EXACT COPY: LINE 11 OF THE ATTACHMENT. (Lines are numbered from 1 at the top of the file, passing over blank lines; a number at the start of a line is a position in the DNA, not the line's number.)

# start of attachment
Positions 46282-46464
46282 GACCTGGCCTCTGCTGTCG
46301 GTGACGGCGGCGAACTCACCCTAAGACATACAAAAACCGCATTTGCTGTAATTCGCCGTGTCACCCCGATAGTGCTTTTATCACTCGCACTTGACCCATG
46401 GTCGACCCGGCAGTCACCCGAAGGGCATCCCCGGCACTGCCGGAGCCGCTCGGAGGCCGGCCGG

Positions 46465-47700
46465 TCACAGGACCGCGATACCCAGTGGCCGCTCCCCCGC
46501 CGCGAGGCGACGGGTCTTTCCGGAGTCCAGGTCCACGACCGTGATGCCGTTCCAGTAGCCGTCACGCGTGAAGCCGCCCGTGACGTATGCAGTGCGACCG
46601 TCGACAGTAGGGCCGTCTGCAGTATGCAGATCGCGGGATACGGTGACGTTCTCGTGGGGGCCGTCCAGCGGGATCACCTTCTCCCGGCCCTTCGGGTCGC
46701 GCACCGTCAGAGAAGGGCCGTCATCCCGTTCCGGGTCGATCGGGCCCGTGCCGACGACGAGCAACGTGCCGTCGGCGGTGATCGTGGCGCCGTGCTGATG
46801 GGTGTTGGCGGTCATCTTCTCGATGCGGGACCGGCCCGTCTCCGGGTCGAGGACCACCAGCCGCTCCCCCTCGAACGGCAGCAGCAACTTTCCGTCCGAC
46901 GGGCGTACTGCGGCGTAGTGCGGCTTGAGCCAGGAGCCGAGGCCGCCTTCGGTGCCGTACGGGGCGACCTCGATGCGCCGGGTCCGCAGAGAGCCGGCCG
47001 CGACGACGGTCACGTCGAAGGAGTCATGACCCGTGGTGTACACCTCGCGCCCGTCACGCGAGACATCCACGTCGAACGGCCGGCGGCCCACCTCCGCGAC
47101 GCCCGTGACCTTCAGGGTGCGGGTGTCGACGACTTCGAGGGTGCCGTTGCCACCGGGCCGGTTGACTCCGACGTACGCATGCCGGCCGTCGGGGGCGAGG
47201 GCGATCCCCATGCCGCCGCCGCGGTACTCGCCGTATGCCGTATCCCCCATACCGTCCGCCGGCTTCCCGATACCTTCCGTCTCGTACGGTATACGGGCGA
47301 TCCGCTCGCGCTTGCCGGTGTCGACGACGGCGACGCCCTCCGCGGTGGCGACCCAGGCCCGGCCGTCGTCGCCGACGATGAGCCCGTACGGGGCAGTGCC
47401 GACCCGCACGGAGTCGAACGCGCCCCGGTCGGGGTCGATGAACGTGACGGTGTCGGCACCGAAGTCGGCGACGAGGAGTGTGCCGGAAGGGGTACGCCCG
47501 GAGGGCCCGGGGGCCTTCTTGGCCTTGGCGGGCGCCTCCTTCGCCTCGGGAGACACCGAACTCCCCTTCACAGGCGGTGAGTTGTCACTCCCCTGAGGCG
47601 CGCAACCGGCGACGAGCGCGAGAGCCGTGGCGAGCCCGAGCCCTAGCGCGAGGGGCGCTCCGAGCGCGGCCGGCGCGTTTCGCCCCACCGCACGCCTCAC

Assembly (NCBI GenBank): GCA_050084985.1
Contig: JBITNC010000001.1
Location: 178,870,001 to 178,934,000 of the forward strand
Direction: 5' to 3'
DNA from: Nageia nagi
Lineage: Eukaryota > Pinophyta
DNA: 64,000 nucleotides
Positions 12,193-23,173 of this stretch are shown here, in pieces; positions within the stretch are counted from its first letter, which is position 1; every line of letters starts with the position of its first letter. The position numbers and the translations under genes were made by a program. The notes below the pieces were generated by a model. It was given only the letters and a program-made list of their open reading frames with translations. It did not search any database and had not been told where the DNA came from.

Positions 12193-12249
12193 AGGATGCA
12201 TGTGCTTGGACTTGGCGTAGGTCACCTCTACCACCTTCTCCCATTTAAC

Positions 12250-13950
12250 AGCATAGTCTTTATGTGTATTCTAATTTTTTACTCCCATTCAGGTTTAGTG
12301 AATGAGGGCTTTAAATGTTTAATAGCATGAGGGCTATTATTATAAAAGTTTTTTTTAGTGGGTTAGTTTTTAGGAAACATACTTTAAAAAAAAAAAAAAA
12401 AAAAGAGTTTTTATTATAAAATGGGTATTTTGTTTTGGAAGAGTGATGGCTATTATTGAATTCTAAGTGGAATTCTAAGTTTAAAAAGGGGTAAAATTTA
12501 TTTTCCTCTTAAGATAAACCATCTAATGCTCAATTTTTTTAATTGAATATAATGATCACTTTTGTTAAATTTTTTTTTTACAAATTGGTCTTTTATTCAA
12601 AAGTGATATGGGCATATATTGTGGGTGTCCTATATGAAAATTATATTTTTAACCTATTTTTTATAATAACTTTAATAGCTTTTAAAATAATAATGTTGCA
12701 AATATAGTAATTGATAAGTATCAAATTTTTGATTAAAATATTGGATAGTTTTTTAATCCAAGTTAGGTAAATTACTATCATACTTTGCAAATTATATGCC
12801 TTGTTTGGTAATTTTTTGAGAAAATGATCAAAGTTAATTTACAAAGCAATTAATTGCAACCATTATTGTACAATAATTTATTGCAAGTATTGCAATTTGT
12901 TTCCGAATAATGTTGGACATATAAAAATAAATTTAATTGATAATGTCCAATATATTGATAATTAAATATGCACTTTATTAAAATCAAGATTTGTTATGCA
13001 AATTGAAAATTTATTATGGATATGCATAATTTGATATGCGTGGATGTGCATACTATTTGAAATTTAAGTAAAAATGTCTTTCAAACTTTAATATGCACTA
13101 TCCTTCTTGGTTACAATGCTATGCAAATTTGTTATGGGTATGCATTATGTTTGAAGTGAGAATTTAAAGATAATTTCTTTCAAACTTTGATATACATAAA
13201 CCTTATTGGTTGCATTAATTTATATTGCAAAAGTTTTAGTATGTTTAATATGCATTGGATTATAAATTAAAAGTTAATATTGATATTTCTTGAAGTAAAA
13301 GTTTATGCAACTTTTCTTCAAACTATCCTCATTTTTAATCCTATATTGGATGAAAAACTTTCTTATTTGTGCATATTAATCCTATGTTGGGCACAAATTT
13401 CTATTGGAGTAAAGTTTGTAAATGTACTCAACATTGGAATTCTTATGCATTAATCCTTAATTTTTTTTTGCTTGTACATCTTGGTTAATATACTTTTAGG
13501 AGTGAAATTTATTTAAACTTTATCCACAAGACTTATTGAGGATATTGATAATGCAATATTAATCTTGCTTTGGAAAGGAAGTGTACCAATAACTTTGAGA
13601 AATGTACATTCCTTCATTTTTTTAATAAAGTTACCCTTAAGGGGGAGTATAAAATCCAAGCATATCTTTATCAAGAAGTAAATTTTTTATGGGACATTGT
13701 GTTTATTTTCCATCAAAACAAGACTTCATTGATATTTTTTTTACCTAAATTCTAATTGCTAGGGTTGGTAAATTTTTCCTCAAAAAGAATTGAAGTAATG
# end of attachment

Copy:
46901 GGGCGTACTGCGGCGTAGTGCGGCTTGAGCCAGGAGCCGAGGCCGCCTTCGGTGCCGTACGGGGCGACCTCGATGCGCCGGGTCCGCAGAGAGCCGGCCG